Once, the first in a series of four books was written by Morris Gleitzman and originally published in Australia in 2005 and five years later (2010) in the United States by Henry Holt and Company. Like the three other books selected for evaluation, Once is set in Nazi-occupied Europe in the early years of the Second World War – 1942, to be exact – and is narrated from a naive child’s perspective quite similar to the narrator, Misha Pilsudski, in Milkweed by Jerry Spinelli. While also orphan and naive, Felix, the narrator in Once, happens to be a bit more sophisticated as he’s older by a few years and is knowledgeable about his background; however, he fails to grasp the danger unfolding around him. In a review published in the Journal of Adolescent and Adult Literacy (Ventura, 2011), Felix’s naiveté is explored:
Felix loves books and is a great storyteller. He keeps a notebook full of his stories. After he sees Nazis outside the orphanage burning Jewish books, he runs away to find his parents and warn them so that they can hide their own books from the Nazis. He is greatly concerned about the hatred that Nazis have for books and cannot understand why they would want to destroy them. As he journeys, however, he begins to realize that the Nazis are out to destroy more than just books.
A review published in School Library Journal (Hastings, 2010) gives a succinct synopsis of the book:
…When the orphanage is visited by surly Nazis instead of joyous parents, Felix escapes with only his cherished notebook full of his stories into the nearby countryside, still hoping for a family reunion. He soon discovers a burning home with two slain adults in the yard and their young daughter bruised but still alive. He takes Zelda on his journey, shielding her from the reality of her parents’ deaths in much the same way he’s been comforting himself, by inventing alternative realities. But, as he encounters the escalating ugliness of the death marches that are emptying his old neighborhood, now a ghetto, Felix becomes increasingly conflicted about the need to imagine a hopeful order and the need to confront brutal reality head-on…
Once also has a connection to Spinelli’s Milkweed in that Gleitzman was also inspired by Doctor Janusz Korczak. In an author’s note, Gleitzman wrote:
Ten years ago I read a book about Janusz Korczak, a Polish Jewish doctor and children’s author who devoted his life to caring for young people. Over many years he helped run an orphanage for two hundred Jewish children. In 1942, when the Nazis murdered these orphans, Janusz Korczak was offered his freedom but chose to die with the children rather than abandon them. Janusz Korczak became my hero. His story sowed a seed in my imagination.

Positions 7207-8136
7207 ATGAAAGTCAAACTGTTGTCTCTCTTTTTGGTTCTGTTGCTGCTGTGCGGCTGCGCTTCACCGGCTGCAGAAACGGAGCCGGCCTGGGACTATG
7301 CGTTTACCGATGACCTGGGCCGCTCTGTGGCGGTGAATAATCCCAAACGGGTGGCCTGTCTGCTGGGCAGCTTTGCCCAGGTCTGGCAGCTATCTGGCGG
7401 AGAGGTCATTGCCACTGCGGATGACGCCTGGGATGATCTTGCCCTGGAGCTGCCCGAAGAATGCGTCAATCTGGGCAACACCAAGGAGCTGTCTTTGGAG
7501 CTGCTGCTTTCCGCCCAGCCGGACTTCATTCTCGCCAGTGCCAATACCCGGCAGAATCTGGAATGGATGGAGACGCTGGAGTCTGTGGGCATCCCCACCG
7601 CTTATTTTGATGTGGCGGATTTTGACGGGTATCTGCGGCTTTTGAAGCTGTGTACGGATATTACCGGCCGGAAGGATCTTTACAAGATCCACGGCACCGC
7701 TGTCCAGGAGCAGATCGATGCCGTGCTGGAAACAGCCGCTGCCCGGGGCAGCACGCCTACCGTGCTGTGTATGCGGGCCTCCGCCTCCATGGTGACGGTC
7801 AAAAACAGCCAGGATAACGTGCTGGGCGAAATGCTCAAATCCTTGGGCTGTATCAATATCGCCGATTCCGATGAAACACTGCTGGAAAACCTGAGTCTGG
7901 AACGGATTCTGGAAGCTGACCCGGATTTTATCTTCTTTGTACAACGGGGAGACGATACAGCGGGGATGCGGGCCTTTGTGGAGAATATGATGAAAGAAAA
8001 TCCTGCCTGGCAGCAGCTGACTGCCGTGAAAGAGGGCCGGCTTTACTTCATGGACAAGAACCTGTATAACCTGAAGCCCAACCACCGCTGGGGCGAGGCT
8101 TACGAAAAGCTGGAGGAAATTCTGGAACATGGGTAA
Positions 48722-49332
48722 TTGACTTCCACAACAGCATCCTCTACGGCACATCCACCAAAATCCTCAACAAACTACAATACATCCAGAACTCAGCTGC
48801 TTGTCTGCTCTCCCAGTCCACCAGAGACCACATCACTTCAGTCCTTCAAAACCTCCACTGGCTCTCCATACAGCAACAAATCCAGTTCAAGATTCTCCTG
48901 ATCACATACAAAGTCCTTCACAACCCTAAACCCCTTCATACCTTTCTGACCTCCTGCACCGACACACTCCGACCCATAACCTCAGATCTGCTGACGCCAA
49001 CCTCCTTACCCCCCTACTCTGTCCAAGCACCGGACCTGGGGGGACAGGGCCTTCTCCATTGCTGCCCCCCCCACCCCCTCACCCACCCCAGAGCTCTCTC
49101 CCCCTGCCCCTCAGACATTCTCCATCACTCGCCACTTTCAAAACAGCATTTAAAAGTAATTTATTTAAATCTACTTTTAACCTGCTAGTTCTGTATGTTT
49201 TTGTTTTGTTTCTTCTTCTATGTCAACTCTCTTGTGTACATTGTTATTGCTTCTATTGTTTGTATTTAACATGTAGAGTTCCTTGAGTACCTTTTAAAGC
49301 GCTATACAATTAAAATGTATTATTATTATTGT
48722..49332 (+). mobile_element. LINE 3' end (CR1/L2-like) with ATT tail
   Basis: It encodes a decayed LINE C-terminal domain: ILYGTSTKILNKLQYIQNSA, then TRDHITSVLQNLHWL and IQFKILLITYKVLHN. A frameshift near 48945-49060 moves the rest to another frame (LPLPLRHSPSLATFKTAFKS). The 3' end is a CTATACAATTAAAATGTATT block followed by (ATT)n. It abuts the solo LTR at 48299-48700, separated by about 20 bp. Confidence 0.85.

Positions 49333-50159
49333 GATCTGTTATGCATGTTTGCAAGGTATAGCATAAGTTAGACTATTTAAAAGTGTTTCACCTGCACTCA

However, in Gleitzman’s story, the caregiver archetype is portrayed by a man named Barney who runs a pseudo-orphanage in a basement in Nazi-occupied Warsaw.
Once by Morris Gleitzman has received the following awards and honors: Young Adult Library Association – Best Fiction for Young Adults (2011); United States Board on Books for Young People – Outstanding International Book (2011); and the Association of Jewish Libraries – Sydney Taylor Honor Award Winner for Teen Readers (2011). Once has three sequels – Then (2007), Now (2012), and After (to be released).
In conclusion, the four books selected – Emil and Karl by Yankev Glatshteyn, The Complete Maus by Art Spiegelman, Milkweed by Jerry Spinelli, and Once by Morris Gleitzman – are just a miniscule representation of Holocaust-related literature available to young adults today. Surveying the literature currently in print, some works are biographical while others are creative figments of an author’s imagination or pulled entirely from nightmares; however, regardless of an author’s chosen point of view, setting, or narrator, each book is truly poised to teach young adults about the history and atrocities committed against humanity during the Holocaust.
Glatshteyn, Y. (2006). Emil and Karl. New Milford, CT: Roaring Brook Press.
Gleitzman, M. (2010). Once. New York, NY: Henry Holt.
Gustin, G. (2003, November). Milkweed. School Library Journal, 49(11), 149
Hastings, J. (2010, April). Once. School Library Journal, 56(4), 156.
Jewish Virtual Library. (2012). Janusz Korczak. Retrieved from http://www.jewishvirtuallibrary.org/jsource/biography/Korczak.html
Keeler, R. G. (1987, May). Maus: A survivor’s tale. School Library Journal, 33(1), 124.
Lamme, L. L., Astengo, B. (2006, September). Book Links, 16(1), 40.
Newhouse, A. (2006). Emil and Karl. The New York Times. Retrieved from http://www.nytimes.com/2006/04/09/books/review/09children-newhouse.html
Spiegelman, A. (1996). The complete maus. New York, NY: Pantheon.
Spinelli, J. (2003). Milkweed. New York, NY: Alfred. A. Knopf.
Ventura, E. (2011, April). Emil and Karl. Journal of Adolescent and Adult Literacy, 54(7), 546.